Color, 1982, 98m.
Directed by William Fruet
Starring Henry Silva, Nicholas Campbell, Barbara Gordon, Gina Dick, Allan Royal
Code Red (US R0 NTSC) / WS (1.78:1) (16:9)

Made at the height of Canadian tax-shelter filmmaking which generated such filmmakers as David Cronenberg, Trapped (better known on VHS as The Killer Instinct) is another of the country’s Deliverance-inspired revenge films after the excellent Rituals, albeit with a very different end result. While that 1979 outing was a moody and deliberately-paced creepfest, this one aims straight for the popcorn crowd with a string of rousing death scenes, car crashes, explosions and foot chases, including a crackerjack final half hour that should have made this an instant hit.

After discussing the immorality of taking a human life, clean-cut college kid Roger (Campbell) and three buddies decide to take a jeep into the Tennessee woods for the afternoon. Unfortunately they decide to visit a town kept in a state of fear by Henry Chatwill (Silva), a shotgun-toting brute who doesn’t take too kindly to his pretty blonde wife diddling a stranger behind his back. Joined by his buddies, Henry punishes the other man with an old-fashioned tar and feathering with a fatal outcome, all witnessed by the four students who are then captured and chased by Henry and his goons before finally fighting back.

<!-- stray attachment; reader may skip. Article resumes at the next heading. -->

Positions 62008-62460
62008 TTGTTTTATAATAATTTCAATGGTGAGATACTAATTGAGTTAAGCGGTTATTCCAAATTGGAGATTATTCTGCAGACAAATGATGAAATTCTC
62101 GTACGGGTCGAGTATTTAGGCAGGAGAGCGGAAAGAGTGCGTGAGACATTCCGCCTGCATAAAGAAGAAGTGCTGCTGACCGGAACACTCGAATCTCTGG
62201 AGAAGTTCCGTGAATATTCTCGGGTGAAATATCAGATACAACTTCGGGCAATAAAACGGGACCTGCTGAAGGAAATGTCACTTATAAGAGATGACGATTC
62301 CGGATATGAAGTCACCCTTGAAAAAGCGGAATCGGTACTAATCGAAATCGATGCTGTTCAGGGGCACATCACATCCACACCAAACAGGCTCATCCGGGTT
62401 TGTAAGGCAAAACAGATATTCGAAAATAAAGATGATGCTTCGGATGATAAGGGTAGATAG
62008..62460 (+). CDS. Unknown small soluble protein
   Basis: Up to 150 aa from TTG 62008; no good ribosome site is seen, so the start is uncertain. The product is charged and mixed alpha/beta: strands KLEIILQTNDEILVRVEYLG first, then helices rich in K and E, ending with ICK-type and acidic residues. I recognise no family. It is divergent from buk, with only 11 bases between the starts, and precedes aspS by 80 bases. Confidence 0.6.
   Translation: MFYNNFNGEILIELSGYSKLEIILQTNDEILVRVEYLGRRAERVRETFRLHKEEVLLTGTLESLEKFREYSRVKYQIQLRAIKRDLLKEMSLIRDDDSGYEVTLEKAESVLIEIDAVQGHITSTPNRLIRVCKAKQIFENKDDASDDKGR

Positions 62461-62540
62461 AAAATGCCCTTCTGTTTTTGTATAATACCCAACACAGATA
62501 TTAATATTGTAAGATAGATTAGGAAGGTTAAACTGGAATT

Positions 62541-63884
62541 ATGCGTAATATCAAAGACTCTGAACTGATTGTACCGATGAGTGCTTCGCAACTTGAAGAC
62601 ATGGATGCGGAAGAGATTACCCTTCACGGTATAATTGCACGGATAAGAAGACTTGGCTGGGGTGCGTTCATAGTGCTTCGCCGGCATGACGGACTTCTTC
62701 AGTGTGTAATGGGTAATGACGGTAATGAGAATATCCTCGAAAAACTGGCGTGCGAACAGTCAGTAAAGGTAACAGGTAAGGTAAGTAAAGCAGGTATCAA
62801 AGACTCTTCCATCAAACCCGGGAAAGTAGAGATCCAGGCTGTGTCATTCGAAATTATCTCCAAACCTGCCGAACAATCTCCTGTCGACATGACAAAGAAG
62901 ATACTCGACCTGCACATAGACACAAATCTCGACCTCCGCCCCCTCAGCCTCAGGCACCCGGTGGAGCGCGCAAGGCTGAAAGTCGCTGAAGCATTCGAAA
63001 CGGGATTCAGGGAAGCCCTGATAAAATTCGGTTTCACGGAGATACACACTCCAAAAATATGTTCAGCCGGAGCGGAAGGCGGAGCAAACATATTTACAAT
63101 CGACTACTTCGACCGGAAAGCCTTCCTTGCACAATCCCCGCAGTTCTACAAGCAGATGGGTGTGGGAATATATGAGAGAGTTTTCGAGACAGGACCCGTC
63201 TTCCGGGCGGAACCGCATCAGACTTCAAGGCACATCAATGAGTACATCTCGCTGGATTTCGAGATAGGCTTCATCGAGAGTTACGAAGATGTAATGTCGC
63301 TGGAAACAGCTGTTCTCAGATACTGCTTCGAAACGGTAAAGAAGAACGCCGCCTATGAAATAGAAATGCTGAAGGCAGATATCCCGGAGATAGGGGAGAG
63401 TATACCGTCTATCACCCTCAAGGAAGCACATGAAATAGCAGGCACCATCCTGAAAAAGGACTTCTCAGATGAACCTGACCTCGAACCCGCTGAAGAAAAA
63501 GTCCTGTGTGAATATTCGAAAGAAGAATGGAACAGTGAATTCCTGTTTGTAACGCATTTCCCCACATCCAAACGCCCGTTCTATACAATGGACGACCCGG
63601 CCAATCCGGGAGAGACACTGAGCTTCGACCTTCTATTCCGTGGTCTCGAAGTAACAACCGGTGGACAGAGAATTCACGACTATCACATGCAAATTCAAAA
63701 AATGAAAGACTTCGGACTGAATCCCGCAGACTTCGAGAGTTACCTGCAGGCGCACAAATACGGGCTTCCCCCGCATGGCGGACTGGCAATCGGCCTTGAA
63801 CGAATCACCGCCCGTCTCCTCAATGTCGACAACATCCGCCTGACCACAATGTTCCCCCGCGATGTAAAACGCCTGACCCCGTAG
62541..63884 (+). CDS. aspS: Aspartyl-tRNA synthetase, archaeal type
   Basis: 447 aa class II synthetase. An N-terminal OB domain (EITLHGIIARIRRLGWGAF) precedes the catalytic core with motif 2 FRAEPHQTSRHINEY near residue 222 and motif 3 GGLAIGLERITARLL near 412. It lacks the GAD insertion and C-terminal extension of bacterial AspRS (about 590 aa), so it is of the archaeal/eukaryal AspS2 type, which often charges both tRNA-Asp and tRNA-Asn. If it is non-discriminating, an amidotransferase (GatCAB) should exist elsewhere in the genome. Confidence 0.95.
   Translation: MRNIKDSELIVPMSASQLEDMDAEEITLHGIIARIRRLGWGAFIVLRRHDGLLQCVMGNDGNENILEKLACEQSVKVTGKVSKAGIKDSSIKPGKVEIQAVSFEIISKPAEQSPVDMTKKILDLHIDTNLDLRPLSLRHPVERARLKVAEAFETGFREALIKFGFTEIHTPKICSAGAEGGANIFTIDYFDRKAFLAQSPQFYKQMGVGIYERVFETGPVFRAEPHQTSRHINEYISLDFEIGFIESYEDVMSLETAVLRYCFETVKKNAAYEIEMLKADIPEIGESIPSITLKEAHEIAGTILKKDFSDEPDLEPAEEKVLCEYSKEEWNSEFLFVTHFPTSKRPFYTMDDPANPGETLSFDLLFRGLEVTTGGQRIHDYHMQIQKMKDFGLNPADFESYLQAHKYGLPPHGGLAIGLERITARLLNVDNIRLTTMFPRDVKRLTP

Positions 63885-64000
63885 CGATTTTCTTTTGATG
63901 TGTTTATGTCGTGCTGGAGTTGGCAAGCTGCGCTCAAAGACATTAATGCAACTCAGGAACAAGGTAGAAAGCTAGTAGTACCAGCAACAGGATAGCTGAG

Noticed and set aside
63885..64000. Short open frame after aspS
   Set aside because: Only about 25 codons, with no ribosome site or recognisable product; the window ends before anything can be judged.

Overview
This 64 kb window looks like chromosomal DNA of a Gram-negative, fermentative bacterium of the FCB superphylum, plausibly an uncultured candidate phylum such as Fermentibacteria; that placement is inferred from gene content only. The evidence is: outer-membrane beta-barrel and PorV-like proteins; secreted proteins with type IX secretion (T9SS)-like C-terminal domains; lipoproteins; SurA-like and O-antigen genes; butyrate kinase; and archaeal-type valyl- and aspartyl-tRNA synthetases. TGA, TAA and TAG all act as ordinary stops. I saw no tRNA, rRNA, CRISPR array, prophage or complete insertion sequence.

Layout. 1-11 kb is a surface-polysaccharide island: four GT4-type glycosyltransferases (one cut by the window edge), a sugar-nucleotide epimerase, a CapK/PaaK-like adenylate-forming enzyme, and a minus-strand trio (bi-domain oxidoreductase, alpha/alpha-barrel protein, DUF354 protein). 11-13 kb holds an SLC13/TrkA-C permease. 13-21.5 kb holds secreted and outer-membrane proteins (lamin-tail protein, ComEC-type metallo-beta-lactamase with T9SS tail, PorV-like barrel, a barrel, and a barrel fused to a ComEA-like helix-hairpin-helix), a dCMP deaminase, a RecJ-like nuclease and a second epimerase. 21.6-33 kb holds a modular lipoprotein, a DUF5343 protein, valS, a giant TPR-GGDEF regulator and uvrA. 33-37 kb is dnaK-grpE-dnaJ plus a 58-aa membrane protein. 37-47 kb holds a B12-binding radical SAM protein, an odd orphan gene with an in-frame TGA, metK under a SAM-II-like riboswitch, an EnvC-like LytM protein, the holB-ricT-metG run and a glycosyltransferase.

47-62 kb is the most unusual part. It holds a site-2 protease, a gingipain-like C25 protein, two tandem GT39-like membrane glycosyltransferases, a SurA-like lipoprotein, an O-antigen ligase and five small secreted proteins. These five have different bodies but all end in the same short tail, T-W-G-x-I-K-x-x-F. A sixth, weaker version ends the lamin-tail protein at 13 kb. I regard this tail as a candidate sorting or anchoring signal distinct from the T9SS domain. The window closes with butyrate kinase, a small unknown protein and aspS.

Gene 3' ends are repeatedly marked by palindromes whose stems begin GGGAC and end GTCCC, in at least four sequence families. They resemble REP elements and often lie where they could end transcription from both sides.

A reliable and intimidating character actor all the way back to The Manchurian Candidate, Silva gets a rare leading role here and makes the most of it as a truly loathsome villain. Along with this film, the ’80s really turned out to be a strong decade for Silva as evidenced by his memorable work in Alligator, the absurd Megaforce, Sharkey’s Machine, Chained Heat, Escape from the Bronx and Man Hunt. Still a busy Canadian TV actor, Campbell is best remembered as the psycho who deep-throats a pair of scissors in The Dead Zone and handles his part well here, with the rest of the supporting cast adequate enough in their one-dimensional roles. If that pedigree isn’t strong enough, it’s also worth noting that director Fruet also helmed some of the more interesting Canadian exploitation films like Death Weekend and Funeral Home, while screenwriter John Beaird wrote the original My Bloody Valentine. Put ‘em all together, and you’ve got quite a backwoods thriller on your hands.

Code Red’s DVD features a fresh anamorphic transfer from film that’s miles ahead of any other video editions; it really looks great all around. The wilderness scenes (which were shot in Georgia not far from the locations of Deliverance, not in Tennessee) look beautiful here, and the frequent crimson clothing never bleeds or causes distortion problems. The only extra is the very lively Canadian trailer, inexplicably dubbed in Spanish here but present in English on the company’s other DVD releases.

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